Tuesday, October 25, 2016

He began to foresee that he had a bad time before him - Trollope's Prime Minister had me worried

The first quarter of The Prime Minister (1876), the fifth of Anthony Trollope’s Palliser novels, had me worried for the first quarter or so.  Was this one going to be merely ordinary?

Trollope had spent the first quarter of The Way We Live Now (1875), his previous novel, introducing characters – so many characters – and enough subplots that I wondered, at the three-quarters mark, how he was going to wrap them all up.  But here, there are only two plots, two parallel stories.

One has Plantagenet Palliser, who Trollope introduced way back in The Small House of Allington (1864), become Prime Minister – see title – as head of a coalition government, a clever device because it completely strips politics of any relation to policy.  The politics become as pure as possible.  The only function of the Prime Minister is to remain Prime Minister.  The only goal of politics is the continuation of politics.  It is the perfect environment for Trollope’s game of Fantasy Parliament, and suggests why this is one of the few great novels about politics and also why there are so few novels about politics that are any good at all.

The other plot is – why it’s just a Victorian marriage plot! again! – charming, handsome, risk-loving, exotic Ferdinand Lopez wants to marry the lovely, incidentally wealthy Emily Wharton.  His charm and other gifts mean his star is on the rise, but Emily’s father is prejudiced, her family is against her, etc.

At about the quarter mark, the obstacles disappear, the couple marries, and the marriage plot turns into a plot about marriage, a bad marriage.  Trollope, that enemy of suspense, openly declares the husband a con man:

Ferdinand Lopez was not an honest man or a good man. He was a self-seeking, intriguing adventurer, who did not know honesty from dishonesty when he saw them together.  (Ch. 24, “The Marriage”)

The marriage is much more interesting than the courtship.  The main characters – Lopez, Emily, and her father – are much more interesting within the marriage story than the courtship story.  The marriage story has the disadvantage of being quite unpleasant, a painful story.  But it is interesting.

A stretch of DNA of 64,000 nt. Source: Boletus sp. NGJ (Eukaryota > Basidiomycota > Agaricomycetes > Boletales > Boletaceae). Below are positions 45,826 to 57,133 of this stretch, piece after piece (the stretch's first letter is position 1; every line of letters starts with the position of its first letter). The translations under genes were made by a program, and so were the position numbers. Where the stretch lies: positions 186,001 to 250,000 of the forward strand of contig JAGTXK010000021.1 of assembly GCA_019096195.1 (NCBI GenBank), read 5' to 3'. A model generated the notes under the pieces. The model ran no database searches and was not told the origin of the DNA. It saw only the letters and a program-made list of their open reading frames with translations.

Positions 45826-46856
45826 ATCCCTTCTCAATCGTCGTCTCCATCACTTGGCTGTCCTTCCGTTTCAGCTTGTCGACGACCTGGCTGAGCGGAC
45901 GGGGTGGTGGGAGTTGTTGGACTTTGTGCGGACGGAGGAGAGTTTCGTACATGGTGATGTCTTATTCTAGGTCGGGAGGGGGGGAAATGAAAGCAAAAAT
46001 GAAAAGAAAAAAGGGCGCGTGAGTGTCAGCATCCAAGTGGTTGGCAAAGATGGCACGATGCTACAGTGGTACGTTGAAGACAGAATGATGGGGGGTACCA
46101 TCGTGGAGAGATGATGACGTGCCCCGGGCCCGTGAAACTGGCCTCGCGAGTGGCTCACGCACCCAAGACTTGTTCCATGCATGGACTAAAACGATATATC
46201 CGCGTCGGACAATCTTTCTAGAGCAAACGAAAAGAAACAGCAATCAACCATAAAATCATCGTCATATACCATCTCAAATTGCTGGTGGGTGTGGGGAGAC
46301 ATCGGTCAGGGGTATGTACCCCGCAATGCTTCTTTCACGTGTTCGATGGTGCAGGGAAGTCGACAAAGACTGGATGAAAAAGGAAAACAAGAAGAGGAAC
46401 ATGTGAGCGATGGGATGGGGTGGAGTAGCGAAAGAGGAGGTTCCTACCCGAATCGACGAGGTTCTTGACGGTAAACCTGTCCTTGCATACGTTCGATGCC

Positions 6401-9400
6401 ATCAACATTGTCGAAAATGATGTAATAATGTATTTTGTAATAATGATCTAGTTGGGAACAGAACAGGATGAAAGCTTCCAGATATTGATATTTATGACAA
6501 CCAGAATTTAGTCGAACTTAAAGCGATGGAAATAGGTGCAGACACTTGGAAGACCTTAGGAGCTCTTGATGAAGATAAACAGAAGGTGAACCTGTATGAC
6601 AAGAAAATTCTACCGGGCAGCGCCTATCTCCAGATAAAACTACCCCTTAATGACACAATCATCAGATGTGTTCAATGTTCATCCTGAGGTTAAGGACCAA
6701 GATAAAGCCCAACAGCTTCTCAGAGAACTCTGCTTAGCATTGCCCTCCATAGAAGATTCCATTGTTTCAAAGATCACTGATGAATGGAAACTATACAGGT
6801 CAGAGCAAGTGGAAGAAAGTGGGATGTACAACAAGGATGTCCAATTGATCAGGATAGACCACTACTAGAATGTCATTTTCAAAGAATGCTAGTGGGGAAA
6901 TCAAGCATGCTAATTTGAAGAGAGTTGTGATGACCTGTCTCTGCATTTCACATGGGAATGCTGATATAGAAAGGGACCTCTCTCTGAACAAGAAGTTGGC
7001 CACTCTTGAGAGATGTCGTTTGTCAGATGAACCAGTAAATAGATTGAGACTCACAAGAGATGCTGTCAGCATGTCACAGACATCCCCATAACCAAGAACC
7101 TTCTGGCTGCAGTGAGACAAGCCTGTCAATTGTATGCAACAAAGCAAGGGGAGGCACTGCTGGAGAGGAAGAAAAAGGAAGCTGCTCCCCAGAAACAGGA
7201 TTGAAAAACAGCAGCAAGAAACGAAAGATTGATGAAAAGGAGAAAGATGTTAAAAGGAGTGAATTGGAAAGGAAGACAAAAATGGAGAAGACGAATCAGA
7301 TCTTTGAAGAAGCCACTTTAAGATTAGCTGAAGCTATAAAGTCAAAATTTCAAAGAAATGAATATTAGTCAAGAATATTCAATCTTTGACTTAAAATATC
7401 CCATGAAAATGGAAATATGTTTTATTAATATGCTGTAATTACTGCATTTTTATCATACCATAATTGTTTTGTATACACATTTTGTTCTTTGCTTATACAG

At the same time, the political story became less about politics and more personal, more about the psychological effects of the powerful role on the PM and his wife, one of Trollope’s greatest characters.  They’re not so happy, either.

Nor is The Prime Minister especially funny.

Because the novel is well over 900 pages long, a quarter of the novel is a long stretch.  I would guess that readers who have found other Trollope novels slow and repetitive will lose patience with this one.   I wondered, around page 200, if I would have anything to say about this book.

He began to foresee that he had a bad time before him.  (Ch. 9)

And he – Mr. Wharton, the father – does.  But I did all right.  A day or two more on The Prime Minister, then.


  1. Still haven't finished this one, as opposed to skimming it (the only one of the Palliser series I haven't finished) but I always find the characterization of Plantagenet Palliser very well done, moreso even than Glencora. Well, then he gets all annoying in The Duke's Children, but in Phineas Redux and what I've read of The Prime Minister he's quite interesting with his earnest patriotism and his thin skin and the whole issue of being a very privileged liberal ("Here is her ladyship and the ponies. I don't think her ladyship would like to lose her ponies by my doctrine.")

    The marriage plot I find hard to swallow. Not just the implicit proving right of the father's prejudices, but that Emily does everything right and still ends up in the same place as Alice Vavasor--marrying a man against her judgement because she can no longer trust her judgement.

  2. Yes, Planty ends up being more interesting here than ever.

    I call the Duke Planty since he is now my old pal.

    The Wharton-Lopez plot is a tough one. There may be less pleasure in it than in any Trollope plot I can remember. It is deeply uncomfortable in places.

    The redoing of Can You Forgive Her? - and even Glencora's story from Allington - was a revealing move. Trollope wants to try that story from every angle.

  3. Not sure if you read my take on this, but I wasn't a huge fan of this one, mainly because it fizzles out somewhat once one of the two strands 'sorts itself out' (he says, mysteriously). Lots of good character stuff about PP, of course, but not one of the best - I much prefer the two Phineas Finn books myself.

  4. I did read it. We come at Trollope so differently. Among your favorite Trollope descriptions is "comfortable." I find him generally uncomfortable, and this novel the least comfortable of the bunch.

    I don't think the last quarter fizzles but rather shifts - the argument is analogous to the one we had about Doctor Thorne - the source of tension comes from a different direction.

  5. "Trollope, that enemy of suspense" — yes! Ezra Pound said one could learn all one needed to know about constructing novels from Trollope's novels and Henry James's prefaces. He was probably wrong, but you can learn a lot, and one of the things Trollope teaches, I think, is how unnecessary suspense is to a good story.

  6. I was impressed how long Trollope held back this time. He hates knowing things and not telling his readers. What is known" is arbitrary, a game, but the rules are clear to Trollope.